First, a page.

Are Pets Different From Humans; A Quest that I Needed Answers
If you consider the facts, the life of humans is not that different from that of animals. I realized this truth following the birth of a litter of Maine Coon kittens by my beloved cat Sally several years ago. It is true that with birth comes a bundle, or in this case, bundles of joy and responsibility. After deciding to breed and rear kittens I consulted some of my friends in our local act club and picked a stud male cat from a legitimate breeder of Maine Coons.
After mating, the Sally conceived and delivered a litter of four kittens after two months. I remember the day the kittens were born as one of my happiest days. After the kittens were born, I followed the basic rules and settled them in with their mother as best as I could. However, the real teats of raising four kittens and caring for the mother came later as the kittens started to mature.
A Confident Choice About Raising Maines that I Never Regret
Having been brought up in a family that owned cats, I was a natural cat enthusiast since my childhood. After getting my dream job and settling in my own house, I decided to carry on the family tradition and acquired a pet purebred Maine Coon kitten from a legitimate breeder. I raised the female kitten until maturity without major incidents except the occasional health scare.
Having registered the cat in the local and national cat organization, I participated in local cat events and always yearned to become a breeder. Because I was doing it for the passion and not for the money from selling kittens, I thought I was very much suited to the task. My colleagues in the cat organisations warned me that raising a Maine Coon cat litter was very demanding but I could not relent. After maturity, I introduced Sally to the world of parenting and I found myself trapped in it as well.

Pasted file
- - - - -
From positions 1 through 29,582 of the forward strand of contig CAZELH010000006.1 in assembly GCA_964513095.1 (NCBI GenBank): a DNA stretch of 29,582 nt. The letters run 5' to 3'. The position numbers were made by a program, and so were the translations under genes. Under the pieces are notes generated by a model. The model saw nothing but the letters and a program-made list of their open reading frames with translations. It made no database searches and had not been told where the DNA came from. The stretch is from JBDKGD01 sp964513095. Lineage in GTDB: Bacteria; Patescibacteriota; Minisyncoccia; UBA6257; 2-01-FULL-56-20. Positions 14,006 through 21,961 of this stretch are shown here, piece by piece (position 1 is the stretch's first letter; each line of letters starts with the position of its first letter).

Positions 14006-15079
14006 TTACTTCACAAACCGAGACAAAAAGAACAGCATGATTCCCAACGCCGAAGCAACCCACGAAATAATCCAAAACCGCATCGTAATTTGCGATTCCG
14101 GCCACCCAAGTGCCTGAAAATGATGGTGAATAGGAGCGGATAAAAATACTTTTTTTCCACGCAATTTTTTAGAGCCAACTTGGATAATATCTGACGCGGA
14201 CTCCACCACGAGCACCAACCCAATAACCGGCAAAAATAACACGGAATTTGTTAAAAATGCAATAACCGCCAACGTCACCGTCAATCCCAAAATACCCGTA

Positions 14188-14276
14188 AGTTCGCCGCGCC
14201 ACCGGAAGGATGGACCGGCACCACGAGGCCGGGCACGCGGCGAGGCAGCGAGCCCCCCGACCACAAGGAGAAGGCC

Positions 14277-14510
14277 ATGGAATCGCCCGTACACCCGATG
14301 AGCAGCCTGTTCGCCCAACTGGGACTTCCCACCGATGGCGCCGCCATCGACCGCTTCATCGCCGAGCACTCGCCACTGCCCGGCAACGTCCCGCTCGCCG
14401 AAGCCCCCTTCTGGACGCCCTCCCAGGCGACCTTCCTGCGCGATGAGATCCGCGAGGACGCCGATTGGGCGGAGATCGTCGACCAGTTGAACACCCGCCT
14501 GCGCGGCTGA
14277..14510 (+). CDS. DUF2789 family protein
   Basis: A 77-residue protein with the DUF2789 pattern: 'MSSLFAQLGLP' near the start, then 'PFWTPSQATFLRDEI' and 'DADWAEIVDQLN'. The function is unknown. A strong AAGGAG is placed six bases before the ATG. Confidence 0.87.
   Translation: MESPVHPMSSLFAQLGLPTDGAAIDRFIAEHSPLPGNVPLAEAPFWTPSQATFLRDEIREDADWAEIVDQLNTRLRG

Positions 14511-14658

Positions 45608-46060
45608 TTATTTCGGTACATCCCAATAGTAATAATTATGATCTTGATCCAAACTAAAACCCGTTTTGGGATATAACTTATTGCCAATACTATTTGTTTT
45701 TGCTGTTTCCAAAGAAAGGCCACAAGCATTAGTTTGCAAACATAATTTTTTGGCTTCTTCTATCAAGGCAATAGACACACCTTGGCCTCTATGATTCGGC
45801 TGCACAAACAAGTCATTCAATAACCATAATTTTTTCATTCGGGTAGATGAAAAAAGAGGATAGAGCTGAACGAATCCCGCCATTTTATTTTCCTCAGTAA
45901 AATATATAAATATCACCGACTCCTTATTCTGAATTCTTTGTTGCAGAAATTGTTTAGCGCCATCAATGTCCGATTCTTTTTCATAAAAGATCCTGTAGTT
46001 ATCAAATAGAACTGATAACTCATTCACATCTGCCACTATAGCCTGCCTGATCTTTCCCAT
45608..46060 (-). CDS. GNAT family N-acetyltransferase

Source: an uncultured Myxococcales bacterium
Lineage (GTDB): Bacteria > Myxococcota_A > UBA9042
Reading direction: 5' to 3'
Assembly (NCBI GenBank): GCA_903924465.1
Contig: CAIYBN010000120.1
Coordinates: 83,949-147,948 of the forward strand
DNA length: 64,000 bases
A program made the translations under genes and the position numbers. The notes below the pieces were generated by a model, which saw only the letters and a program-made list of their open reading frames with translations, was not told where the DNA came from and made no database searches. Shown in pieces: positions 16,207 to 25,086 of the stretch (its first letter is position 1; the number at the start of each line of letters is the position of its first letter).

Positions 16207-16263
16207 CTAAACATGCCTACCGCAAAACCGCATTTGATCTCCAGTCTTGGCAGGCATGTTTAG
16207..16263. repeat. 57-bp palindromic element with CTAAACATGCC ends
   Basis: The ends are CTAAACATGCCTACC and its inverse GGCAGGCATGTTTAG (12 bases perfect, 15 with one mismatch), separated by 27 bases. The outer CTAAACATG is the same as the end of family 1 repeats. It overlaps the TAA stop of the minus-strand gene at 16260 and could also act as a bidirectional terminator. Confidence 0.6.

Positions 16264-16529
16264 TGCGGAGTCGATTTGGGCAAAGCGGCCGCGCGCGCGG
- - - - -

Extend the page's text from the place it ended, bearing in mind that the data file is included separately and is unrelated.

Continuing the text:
The Second Breeding Which Proved that Pets are a Part of Humans
After the kittens were born, I followed the basic routine and settled them well with their mother. I had already acquired a large indoor litter box for the mother and the kittens with wooden pellets to contain the odor and ensure comfort. I also ensured that the mother had enough premium cat food to eat with enough proteins and fats and water in order to sustain her breastfeeding. On the other hand, I started preparing my house in light of the maturing kittens.
I coordinated with the local vet, who conducted regular tests and checks to ensure that the kittens and their mother were in perfect health. I had already cat proofed the house when I was raising Sally and hence I did not need any major preparations. Due to the nutritious breast milk, the kittens grew rapidly and in three months time they were quite huge. The Maine Coons are huge cats and the kittens were gaining almost a half pound every week by this time. During the day, I left what I thought to be enough food for all the cats but I found them crying out in hunger when I returned from work.
After getting home, I had to clean the litters, feed the cats, play with them, train the kittens, and comb their fur twice a week. It was a very demanding task. Additionally, they were very messy and too playful due to their number. After carrying on with this stressful routine for about six months, I approached a fellow cat owner and confided my predicament. After describing the work required to raise the kittens, my colleague remarked that it was like being a second parent.
After discussing the issue further, my friend recommended that I should put up some of the kittens for adoption. Several weeks later, I parted with three of the kittens and remained with the mother and one kitten. Although it was a relief, it felt like losing a child.